# CSC 321.01, Class 04: Deploying Rails applications

Overview

• Preliminaries
• Notes and news
• Upcoming work
• Questions
• Detour: A brief introduction to regular expressions
• Wrap up Hartl 1
• Start Hartl 2

### News / Etc.

• In general, I’ll have you start on the Hartl on your own and we’ll work on finishing it up during class.
• Don’t be afraid to ask for help! (From me, from your classmates, from Adam, from the Interweb.)

### Good things to do

Nope, no extra credit.

• CS table, Tuesday: Planning for the semester.
• Women-in-CS, Tuesday, 7pm: Discussion of Hidden Figures.
• Teach-in on executive order, Wednesday at 7pm.
• CS extras, Thursday: LaTeX.
• Swim meet Saturday, maybe Friday.

## A brief introduction to regular expressions

• We want to look for text
• It in a long, unstructured file.
• Individual lines.
• When we have common problems, we build a library.
• We also look for “optimal” (or at least good) solutions to the problem.
• Almost everyone uses “regular expressions” for doing pattern matching in text.
• People don’t agree on syntax or even on capabilities.
• Regular expressions are defined recursively.
• In Ruby, we can use STR =~ PATTERN, which appears to return the number of times the pattern matches or nil, or we can use PATTERN.match(STR), which returns a match object.
• Match objects allow you to extract information.

Exact matches of individual characaters. a matches a. If your regular expressions are designed to accept substrings, a matches “alphabet” or “hello, it’s a lion!” or anything that includes a

irb(main):001:0> "hello" =~ /l/
=> 2
irb(main):002:0> "hello" =~ /a/
=> nil


Composition of regular expressions. If R is a regular and S is a regular expression, then RS is a regular expression, matches R and then S. aa, ac

irb(main):003:0> /aa/.match("aardvark")
=> #<MatchData "aa">
irb(main):004:0> /aa/.match("antelope")
=> nil
irb(main):005:0> /aa/.match("aa it's eh aardvark")
=> #<MatchData "aa">


. matches any one character. a.a

rb(main):006:0> /a.a/.match("aardvark")
=> nil
irb(main):007:0> /a.a/.match("alabama")
=> #<MatchData "ala">
irb(main):008:0> /a.a/.match("a aardvark")
=> #<MatchData "a a">
irb(main):009:0> /a..a/.match("alabama")
=> nil
irb(main):010:0> /a...a/.match("alabama")
=> #<MatchData "alaba">


*, the Kleene star. If R is a regular expression, R* matches 0 or more repetitions of the regular expression. Some implementations of regular expressions also allow a + for one or more repetitions.

• binds more tightly than concatentation.

Parentheses group

irb(main):012:0* /a*/.match("um")
=> #<MatchData "">
irb(main):013:0> /a*/.match("aardvark")
=> #<MatchData "aa">
irb(main):014:0> /a*/.match("aardvaaaaark")
=> #<MatchData "aa">
irb(main):015:0> /ab*/.match("abababab")
=> #<MatchData "ab">
irb(main):016:0> /(ab)*/.match("abababab")
=> #<MatchData "abababab" 1:"ab">
irb(main):017:0> /(ab)*/.match("ababcababab")
=> #<MatchData "abab" 1:"ab">
irb(main):018:0> /c(ab)*/.match("ababcababab")
=> #<MatchData "cababab" 1:"ab">
irb(main):019:0> /d(ab)*/.match("ababcababab")
=> nil
irb(main):020:0> /(a.)*/.match("alabama")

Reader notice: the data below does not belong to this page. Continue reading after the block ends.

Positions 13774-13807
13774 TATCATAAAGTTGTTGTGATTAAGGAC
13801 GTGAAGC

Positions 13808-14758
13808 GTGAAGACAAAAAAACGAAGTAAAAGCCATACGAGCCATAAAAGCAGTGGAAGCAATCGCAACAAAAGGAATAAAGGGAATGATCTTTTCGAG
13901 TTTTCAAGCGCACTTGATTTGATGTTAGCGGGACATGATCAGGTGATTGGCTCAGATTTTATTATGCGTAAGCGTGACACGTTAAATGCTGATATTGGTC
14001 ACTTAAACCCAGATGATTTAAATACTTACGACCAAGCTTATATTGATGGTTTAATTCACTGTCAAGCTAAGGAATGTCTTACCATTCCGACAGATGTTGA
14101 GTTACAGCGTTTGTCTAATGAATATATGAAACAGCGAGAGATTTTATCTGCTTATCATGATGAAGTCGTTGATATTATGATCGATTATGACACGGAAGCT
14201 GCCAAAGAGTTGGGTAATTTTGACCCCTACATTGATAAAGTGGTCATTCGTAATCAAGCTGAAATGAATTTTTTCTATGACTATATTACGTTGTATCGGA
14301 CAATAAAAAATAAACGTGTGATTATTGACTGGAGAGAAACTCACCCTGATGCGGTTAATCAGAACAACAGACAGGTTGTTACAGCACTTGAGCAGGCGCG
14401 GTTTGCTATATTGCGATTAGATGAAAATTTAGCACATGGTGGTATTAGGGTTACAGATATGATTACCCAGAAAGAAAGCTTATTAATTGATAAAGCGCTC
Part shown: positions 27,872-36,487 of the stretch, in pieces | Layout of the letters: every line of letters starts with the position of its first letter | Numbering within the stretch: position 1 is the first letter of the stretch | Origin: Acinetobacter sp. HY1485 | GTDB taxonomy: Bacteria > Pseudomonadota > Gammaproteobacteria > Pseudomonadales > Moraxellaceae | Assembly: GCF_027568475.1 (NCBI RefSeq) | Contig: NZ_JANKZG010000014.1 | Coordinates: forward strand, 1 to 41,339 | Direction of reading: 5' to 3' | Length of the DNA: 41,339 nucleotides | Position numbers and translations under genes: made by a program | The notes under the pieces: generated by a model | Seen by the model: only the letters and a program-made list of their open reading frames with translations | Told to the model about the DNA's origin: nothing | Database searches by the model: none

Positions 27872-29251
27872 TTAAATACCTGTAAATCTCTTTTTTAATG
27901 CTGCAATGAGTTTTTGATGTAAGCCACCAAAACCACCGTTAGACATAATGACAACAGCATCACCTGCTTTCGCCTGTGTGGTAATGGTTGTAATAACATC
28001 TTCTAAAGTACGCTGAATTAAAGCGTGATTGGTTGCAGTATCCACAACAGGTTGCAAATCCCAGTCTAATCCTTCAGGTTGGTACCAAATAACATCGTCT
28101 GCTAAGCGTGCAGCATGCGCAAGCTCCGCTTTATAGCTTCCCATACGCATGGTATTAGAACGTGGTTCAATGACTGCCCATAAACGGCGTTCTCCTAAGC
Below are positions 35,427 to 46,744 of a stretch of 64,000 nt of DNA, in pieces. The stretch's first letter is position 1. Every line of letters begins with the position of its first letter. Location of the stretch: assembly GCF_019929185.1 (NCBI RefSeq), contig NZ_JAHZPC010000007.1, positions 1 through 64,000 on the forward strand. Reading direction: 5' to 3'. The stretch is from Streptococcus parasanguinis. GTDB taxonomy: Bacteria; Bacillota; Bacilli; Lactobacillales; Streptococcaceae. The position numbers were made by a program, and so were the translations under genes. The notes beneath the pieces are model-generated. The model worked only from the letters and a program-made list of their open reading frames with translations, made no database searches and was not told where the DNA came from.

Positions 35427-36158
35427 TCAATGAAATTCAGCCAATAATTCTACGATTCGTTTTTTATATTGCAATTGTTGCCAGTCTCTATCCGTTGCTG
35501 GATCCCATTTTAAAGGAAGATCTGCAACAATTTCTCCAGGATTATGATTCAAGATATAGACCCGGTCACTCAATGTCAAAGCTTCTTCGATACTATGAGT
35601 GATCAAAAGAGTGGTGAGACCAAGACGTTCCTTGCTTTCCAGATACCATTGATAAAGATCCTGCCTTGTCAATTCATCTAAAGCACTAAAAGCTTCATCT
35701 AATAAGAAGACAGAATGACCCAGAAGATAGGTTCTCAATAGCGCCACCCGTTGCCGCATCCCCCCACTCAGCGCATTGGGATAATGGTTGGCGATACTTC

=> #<MatchData "alabam" 1:"am">
irb(main):021:0> /(.a)*/.match("alabama")
=> #<MatchData "" 1:nil>
irb(main):022:0> /.a/.match("alabama")
=> #<MatchData "la">
irb(main):023:0> /.a/.match("alabama")
=> #<MatchData "la">
irb(main):024:0>
irb(main):025:0* /.*a/.match("alabama")
=> #<MatchData "alabama">
irb(main):026:0> /.*a/.match("88888888888alaba888888888ma")
=> #<MatchData "88888888888alaba888888888ma">


Parentheses also create separate entries in the match data, which you can then use as an array.

irb(main):030:0> /(.*)fox(.*)dog(.*)/.match("the quick brown fox jumps over the lazy dog.")
=> #<MatchData "the quick brown fox jumps over the lazy dog." 1:"the quick brown " 2:" jumps over the lazy " 3:".">
irb(main):031:0> /(.*)fox(.*)dog(.*)/.match("the quick brown fox jumps over the lazy dog.")[1]
=> "the quick brown "


Literal interpretation of special characters Use a backslash.

irb(main):027:0> /*/.match("3 * 4")
SyntaxError: (irb):27: target of repeat operator is not specified: /*/
from /usr/bin/irb:11:in <main>'
irb(main):028:0> /\*/.match("3 * 4")
=> #<MatchData "*">

Others: \., \\, \*, $$, \^, $$, [, \], ...

**Sets of characters** [characters].  Negate with [^characters].
Also predefined sets.  Does not work with regular expressions, only
individual characters.

**Bound to location in string.**  ^ start of the string, $ end. irb(main):035:0> /[aeiou]*/.match("boo") => #<MatchData ""> irb(main):036:0> /[aeiou]/.match("boo") => #<MatchData "o"> irb(main):037:0> /[qrs]/.match("boo") => nil irb(main):038:0> /[^qrs]/.match("boo") => #<MatchData "b"> irb(main):039:0> /^o/.match("observe") => #<MatchData "o"> irb(main):040:0> /o$/.match("observe")
=> nil
irb(main):041:0> /[aeiou]*\$/.match("boo")
=> #<MatchData "oo">

**| for either/or**



rb(main):042:0> /and|or/.match(“this and that”) => #<MatchData “and”> irb(main):043:0> /and|or/.match(“this or that”) => #<MatchData “or”> irb(main):044:0> /and|or/.match(“this but not that”) => nil 

We do not have general negation (or we should not).

Sam’s favorite hard regular expression to write: C comments, which start with slash-star and end with star-slash, and can have almost anything in between. Try to extract the contents of the comment.

Some things you should not match, or not match completely.

• 3 / 4 * 5 * 6 / 7 - slash and star must be neighbors
• /* hello */ /* goodbye */ - two comments
• /* hello */ */ - invalid; bind closing comments tightly

One incorrect solution: /\/\*(.)*\*\//.match(...)[1]

What do you do with the match data? Typically, (a) check that it exists (there’s a match); (b) extract parts.